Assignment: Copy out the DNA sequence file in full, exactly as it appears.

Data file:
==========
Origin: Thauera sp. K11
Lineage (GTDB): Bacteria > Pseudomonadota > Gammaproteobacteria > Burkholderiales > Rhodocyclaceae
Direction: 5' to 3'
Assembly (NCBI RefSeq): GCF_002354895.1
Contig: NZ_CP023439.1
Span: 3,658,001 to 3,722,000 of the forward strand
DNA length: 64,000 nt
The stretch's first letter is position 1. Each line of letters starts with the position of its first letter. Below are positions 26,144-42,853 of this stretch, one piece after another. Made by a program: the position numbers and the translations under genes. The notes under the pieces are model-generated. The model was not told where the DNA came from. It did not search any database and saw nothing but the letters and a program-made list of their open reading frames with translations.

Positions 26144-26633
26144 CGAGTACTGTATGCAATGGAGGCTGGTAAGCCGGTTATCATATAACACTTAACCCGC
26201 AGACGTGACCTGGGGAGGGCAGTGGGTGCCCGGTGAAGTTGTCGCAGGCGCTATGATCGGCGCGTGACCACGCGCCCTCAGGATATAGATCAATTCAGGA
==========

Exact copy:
Origin: Thauera sp. K11
Lineage (GTDB): Bacteria > Pseudomonadota > Gammaproteobacteria > Burkholderiales > Rhodocyclaceae
Direction: 5' to 3'
Assembly (NCBI RefSeq): GCF_002354895.1
Contig: NZ_CP023439.1
Span: 3,658,001 to 3,722,000 of the forward strand
DNA length: 64,000 nt
The stretch's first letter is position 1. Each line of letters starts with the position of its first letter. Below are positions 26,144-42,853 of this stretch, one piece after another. Made by a program: the position numbers and the translations under genes. The notes under the pieces are model-generated. The model was not told where the DNA came from. It did not search any database and saw nothing but the letters and a program-made list of their open reading frames with translations.

Positions 26144-26633
26144 CGAGTACTGTATGCAATGGAGGCTGGTAAGCCGGTTATCATATAACACTTAACCCGC
26201 AGACGTGACCTGGGGAGGGCAGTGGGTGCCCGGTGAAGTTGTCGCAGGCGCTATGATCGGCGCGTGACCACGCGCCCTCAGGATATAGATCAATTCAGGA